Zonda Roadster F Club Sport Final EditionEdit
The Zonda Roadster F Club Sport Final Edition was a special version of the Zonda Roadster F Club Sport developed to commemorate the end of the regular production of the Zonda. Commissioned by Super Vettura UK, the car features a bare carbon-fibre body finished in a matte black colour and interior finished in a grey colour. The engine in the car was tuned to have a power output of 650 PS (478 kW; 641 hp). The car was number 24 of the 25 Zonda Roadster F Club Sport cars built.
Zonda 760 One-off SeriesEdit
The Zonda 760 Series is a bespoke line-up built for special customers. These models have a 7.3-litre M297 engine but with the output of 760 PS (559 kW; 750 hp) and 780 N⋅m (575 lb⋅ft) of torque. The 760-series models are considered to be the most powerful road-legal Zondas ever produced.
The Zonda 760RS is a one-off version built for a businessman in Chile, who is said to be a very close friend of Horacio Pagani. It has the engine attached to a sequential gearbox and finished in carbon exterior and black interior. The 760RS also features a distinctive rear fin that runs down the centre of the car, while also feature the same air ducts and roof air intake as the Cinque.
Same as the Zonda 760 RS, it features a different colour, purple, for both the exterior and the interior, and a manual gearbox instead of the sequential one. It has been commissioned upon request of Formula One driver Lewis Hamilton, hence the initials LH. The car was involved in an accident in Monaco in late 2015 but was later repaired and still remains in possession of Hamilton.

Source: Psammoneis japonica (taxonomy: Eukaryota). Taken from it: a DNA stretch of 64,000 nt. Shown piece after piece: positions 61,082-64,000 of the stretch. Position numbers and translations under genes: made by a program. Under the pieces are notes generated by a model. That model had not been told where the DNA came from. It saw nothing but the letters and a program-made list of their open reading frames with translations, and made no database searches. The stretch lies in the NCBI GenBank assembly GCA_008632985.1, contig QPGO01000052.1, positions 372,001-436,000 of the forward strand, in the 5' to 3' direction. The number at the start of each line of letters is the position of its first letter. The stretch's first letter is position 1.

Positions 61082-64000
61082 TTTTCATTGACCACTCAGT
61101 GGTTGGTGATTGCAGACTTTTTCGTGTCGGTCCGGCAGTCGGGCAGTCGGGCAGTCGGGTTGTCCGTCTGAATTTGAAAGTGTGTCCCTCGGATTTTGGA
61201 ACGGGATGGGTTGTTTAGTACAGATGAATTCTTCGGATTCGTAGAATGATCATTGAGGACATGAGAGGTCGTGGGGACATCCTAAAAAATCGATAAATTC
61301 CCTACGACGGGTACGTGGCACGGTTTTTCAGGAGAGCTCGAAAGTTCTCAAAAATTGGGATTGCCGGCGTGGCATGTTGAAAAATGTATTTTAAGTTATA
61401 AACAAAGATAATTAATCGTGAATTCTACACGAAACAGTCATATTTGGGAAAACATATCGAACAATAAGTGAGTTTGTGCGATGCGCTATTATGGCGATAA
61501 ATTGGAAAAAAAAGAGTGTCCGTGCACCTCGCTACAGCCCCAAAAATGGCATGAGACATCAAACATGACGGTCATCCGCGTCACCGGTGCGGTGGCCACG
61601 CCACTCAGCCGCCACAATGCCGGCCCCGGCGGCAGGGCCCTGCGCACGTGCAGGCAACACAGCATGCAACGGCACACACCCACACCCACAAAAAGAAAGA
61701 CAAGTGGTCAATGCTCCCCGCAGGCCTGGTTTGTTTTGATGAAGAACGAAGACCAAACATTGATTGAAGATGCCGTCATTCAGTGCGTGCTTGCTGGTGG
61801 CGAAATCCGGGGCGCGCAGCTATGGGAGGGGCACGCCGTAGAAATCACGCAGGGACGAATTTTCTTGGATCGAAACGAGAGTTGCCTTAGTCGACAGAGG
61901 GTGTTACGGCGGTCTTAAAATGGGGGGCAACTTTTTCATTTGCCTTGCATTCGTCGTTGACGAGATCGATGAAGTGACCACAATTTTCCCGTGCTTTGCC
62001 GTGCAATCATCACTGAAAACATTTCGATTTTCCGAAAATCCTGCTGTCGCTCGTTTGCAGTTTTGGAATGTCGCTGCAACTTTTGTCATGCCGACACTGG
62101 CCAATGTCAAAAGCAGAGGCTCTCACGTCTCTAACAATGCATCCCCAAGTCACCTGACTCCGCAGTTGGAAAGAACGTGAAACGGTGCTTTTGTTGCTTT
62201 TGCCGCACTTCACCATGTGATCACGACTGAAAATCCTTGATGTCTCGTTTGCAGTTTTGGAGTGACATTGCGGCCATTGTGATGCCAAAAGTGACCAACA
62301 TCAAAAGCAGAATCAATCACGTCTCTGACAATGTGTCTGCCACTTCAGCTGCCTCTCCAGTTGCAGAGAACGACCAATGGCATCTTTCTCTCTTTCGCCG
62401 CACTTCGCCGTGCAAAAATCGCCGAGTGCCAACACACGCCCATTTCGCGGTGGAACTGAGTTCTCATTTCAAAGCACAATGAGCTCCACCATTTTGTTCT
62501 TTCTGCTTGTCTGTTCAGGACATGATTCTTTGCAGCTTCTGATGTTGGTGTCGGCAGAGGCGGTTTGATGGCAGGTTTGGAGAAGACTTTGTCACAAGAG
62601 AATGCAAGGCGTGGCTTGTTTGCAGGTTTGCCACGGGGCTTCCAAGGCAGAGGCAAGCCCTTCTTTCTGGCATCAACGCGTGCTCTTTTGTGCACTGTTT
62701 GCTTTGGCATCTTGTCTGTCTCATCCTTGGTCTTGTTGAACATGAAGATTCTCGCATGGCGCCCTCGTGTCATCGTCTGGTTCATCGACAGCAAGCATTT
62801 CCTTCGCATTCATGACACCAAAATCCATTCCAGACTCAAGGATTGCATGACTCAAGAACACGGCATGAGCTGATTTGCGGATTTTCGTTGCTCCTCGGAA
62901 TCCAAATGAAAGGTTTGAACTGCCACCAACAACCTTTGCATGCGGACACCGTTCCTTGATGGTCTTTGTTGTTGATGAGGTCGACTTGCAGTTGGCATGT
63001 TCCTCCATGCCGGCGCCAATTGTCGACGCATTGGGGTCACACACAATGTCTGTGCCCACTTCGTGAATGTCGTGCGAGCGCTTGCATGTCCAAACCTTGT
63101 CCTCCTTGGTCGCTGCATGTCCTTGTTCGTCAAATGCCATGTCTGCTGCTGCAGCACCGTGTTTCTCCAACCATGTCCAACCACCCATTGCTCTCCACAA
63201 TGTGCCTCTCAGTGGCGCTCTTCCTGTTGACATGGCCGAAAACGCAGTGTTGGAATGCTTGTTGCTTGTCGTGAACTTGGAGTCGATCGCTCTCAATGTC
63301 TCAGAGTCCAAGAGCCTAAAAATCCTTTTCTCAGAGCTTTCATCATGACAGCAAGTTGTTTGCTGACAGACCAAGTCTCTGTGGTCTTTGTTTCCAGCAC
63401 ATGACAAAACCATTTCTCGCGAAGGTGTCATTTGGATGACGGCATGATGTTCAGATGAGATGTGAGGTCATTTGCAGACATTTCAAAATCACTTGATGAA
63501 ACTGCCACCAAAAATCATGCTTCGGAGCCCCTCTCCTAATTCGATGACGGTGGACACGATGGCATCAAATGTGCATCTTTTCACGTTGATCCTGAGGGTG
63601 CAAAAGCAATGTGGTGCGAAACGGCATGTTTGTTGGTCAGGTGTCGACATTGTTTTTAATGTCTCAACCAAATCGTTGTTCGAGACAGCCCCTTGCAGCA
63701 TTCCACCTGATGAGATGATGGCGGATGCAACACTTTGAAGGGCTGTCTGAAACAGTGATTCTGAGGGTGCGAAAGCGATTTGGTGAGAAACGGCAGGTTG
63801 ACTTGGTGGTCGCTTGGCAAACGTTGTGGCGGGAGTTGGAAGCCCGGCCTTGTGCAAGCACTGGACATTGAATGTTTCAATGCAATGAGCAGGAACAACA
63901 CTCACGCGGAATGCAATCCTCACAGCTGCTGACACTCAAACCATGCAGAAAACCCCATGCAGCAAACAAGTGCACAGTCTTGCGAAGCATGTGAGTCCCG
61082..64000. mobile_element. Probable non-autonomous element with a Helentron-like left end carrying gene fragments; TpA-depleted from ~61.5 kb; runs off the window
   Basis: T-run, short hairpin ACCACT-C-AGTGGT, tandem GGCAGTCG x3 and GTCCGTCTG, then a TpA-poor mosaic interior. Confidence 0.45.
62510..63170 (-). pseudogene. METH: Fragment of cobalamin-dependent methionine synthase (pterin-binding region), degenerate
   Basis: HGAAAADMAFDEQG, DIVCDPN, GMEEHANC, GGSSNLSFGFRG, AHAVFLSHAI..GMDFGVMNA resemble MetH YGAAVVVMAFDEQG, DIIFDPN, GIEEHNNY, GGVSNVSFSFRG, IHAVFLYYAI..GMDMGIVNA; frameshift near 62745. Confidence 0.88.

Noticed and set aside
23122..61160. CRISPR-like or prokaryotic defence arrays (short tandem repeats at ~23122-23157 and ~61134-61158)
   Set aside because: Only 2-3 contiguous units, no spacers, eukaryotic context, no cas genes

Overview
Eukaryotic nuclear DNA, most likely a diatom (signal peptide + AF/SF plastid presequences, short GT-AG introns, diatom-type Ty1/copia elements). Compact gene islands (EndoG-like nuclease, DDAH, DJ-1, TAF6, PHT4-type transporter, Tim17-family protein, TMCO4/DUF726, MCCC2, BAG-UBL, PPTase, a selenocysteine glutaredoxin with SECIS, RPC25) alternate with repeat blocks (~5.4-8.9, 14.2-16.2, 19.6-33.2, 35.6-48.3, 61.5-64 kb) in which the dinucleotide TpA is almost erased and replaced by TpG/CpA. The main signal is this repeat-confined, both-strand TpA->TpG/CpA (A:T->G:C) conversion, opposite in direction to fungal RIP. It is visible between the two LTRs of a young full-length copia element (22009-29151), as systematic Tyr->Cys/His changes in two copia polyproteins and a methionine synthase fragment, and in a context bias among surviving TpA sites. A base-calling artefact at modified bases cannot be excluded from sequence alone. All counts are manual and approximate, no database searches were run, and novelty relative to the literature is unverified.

The Zonda 764 Passione features the same appearances as that of the 760RS and the 760LH, but it is an upgraded Zonda F and features a bigger rear spoiler and bigger distinctive central rear fin. It is finished in grey carbon fibre with accents of natural carbon fibre with light grey striping on the sides and the Italian flag running alongside the nose just like on the Tricolore. The car has purple-pink interior with wooden steering wheel, all done upon customer's request. The engine is mated to the same 6-speed manual gearbox Lewis Hamilton commissioned on his Zonda. The 764 Passione was delivered to its owner in Tokyo, Japan in December 2012. The car is Zonda F chassis No.83.
The 760 Fantasma is the fourth 760-series Zonda, after the 760RS, 760LH and 764 Passione, and is a rebuilt orange Zonda F which was badly damaged in an accident in Hong Kong during 2012. The car was originally commissioned by Peter Saywell, chassis number 53, who later sold it to a Chinese businessman in Hong Kong. After the car's accident it was sent back to the Pagani factory where it was repaired and received all the 760-series upgrades. The central monocoque is the same Zonda F chassis and finished in reddish maroon with the Italian flag running up from its nose like the Zonda Tricolore with the central section left unpainted. The only details remaining unchanged are wheels which are from the Zonda F and the interior.
In 2017 the owner sent the car back to factory for a rebuild and the name was changed from Zonda Fantasma to Zonda Fantasma Evo.
A roadster dubbed the Zonda 760 Kiryu was delivered to Bingo Sports in Japan in 2015, the second 760-series model shipped to that country and the 14th produced overall. The Kiryu features a dark blue tinted carbon fibre body and gloss carbon fibre trim. Excluding the modified Zonda F roadster, the Kiryu is only the second roadster in the 760 series.
It is the first roadster variant to be commissioned in the 760 series of one-off cars. It was commissioned by a customer in Dubai. The car has exterior features like the other 760 cars and also resembling the Zonda Cinqué. Like the other 760 series cars, the car does not have the daytime running LED lights and a sequential transmission which makes it stand out from the other one-off models. The car features a marine blue exterior paint with wheel arches, side sills and front canards in bare carbon fibre, a carbon fibre rear fin and spoiler with tricolore stripes and a black leather interior with carbon accenting throughout.